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of democrats, if not every democrat. host: calls for impeachment got louder during the recess, partly because of the appearance by robert mueller, his final appearance after wrapping up the report. the house in may voted to hold the attorney general, william barr, in contempt. how soon do you think that vote in the full house might come up on the attorney general? and how do you think speaker pelosi will handle growing calls in her caucus for impeachment? sarah: one strategy to make sure these calls for impeachment don't hit a high point is to delay some of this, drag out some of the process so that there aren't democrats rushing to a vote on this. the reason we haven't seen that contempt vote on the full house floor is because that is something that would really re-energize the democratic base, get a lot of progressives excited thinking there is momentum towards impeachment, when democratic leaders will do anything it takes to make sure
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the party can resist doing those, introducing articles of impeachment, even beginning the inquiry, which is a procedural step toward impeachment. so democratic leaders are going to working their caucus very hard, talk about things like the substance of the mueller report, they want to make sure the american people know what is happening about that, talking less about the process, that is a nod to democrats who are really concerned about what mueller said this week. they are also going to start holding more hearings to bring , in more witnesses. they are winning in the courts, a couple of clear victories related to trump's financial records, and of course the looming battle over his tax returns. so they are making progress on the investigative front, in the messaging battle, taking the word to the american people, and there will be less chatter, of course in the democratic caucus it will still be building over time. host: sara ferris covers congress for "politico."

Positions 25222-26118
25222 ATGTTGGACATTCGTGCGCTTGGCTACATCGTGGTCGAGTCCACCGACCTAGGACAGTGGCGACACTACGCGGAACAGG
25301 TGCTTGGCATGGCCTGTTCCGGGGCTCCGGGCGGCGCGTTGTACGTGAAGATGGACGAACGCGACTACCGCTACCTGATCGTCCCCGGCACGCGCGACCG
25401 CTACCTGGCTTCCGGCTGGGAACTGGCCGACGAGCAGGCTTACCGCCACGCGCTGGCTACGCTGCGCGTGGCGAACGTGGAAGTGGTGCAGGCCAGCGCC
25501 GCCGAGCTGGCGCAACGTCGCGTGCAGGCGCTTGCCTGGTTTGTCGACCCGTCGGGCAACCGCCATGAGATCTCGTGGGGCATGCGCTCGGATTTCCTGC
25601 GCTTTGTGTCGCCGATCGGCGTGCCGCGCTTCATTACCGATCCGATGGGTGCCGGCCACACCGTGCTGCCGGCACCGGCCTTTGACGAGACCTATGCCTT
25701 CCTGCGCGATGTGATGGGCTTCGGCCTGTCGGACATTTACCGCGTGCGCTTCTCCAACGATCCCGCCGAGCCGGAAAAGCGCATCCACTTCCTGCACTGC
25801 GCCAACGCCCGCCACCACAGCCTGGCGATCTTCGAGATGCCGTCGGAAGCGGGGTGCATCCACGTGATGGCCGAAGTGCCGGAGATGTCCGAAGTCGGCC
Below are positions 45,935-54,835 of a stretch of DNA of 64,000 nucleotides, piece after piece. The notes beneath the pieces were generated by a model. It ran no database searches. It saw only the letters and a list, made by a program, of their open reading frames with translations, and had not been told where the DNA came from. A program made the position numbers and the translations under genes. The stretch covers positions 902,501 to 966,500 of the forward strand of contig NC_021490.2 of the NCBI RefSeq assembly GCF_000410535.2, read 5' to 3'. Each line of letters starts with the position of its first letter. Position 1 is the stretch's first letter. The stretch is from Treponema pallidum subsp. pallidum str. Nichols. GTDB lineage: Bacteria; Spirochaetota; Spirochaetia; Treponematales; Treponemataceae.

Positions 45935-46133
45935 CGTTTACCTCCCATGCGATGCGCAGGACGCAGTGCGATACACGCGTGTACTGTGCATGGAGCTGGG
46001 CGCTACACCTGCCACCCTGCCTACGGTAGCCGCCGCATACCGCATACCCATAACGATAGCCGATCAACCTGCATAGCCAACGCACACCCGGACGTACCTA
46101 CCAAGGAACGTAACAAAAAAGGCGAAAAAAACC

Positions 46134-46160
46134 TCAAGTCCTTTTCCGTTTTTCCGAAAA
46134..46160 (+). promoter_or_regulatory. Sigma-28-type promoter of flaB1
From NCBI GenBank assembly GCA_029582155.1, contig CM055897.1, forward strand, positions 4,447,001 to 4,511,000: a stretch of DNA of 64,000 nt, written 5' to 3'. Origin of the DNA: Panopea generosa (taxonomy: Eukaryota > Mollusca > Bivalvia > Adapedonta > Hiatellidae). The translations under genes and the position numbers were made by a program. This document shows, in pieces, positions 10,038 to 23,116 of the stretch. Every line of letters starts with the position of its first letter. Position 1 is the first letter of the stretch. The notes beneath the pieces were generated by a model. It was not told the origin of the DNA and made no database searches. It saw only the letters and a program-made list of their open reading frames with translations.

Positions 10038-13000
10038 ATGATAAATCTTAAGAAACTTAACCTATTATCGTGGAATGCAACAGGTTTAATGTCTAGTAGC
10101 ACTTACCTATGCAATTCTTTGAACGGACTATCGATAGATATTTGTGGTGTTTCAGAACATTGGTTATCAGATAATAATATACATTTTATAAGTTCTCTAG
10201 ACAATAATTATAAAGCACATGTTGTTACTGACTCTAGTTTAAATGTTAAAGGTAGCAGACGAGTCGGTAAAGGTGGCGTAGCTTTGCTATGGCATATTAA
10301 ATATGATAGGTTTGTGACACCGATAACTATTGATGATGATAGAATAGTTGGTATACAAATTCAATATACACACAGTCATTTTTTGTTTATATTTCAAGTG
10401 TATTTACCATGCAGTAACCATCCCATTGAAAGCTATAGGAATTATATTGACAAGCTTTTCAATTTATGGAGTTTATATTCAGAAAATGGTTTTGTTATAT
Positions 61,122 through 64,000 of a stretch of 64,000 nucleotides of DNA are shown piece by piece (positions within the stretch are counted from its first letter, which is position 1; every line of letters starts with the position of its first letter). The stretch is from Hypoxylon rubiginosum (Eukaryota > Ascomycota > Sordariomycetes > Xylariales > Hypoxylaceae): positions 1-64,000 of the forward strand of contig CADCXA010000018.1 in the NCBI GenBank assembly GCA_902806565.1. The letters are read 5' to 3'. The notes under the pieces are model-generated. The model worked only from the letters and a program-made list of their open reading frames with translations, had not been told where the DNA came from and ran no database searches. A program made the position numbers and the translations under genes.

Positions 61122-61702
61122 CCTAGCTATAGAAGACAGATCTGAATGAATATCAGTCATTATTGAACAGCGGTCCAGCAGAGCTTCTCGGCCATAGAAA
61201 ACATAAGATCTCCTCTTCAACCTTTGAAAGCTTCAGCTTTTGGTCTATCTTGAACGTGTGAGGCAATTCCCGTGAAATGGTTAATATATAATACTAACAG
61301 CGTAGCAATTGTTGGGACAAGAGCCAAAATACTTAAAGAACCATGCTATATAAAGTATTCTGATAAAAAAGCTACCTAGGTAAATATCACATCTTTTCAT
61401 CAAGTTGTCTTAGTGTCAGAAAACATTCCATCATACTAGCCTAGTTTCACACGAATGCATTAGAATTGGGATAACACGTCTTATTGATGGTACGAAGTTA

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thanks for the update. >> next, commencement addresses from around the nation. first, we hear from former georgia state lawmaker stacey abrams. then, north carolina congressman mark walker. president john f. kennedy's 1963 commencement speech at american university, which came to be known as his "peace speech." >> c-span's "washington journal," live every day with news and policy issues that impact you. coming up sunday morning, george washington university's shaman an isisiscusses sympathizer and the potential release of others like him. about journalist talks
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the legacy of former congressman jack brooks and what democrats can learn from him. be sure to will -- to watch "washington journal" sunday morning. join the discussion. the 2018 abrams was democratic nominee for georgia governor. a race she lost. this year, she was the commencement speaker at american university in washington. [applause]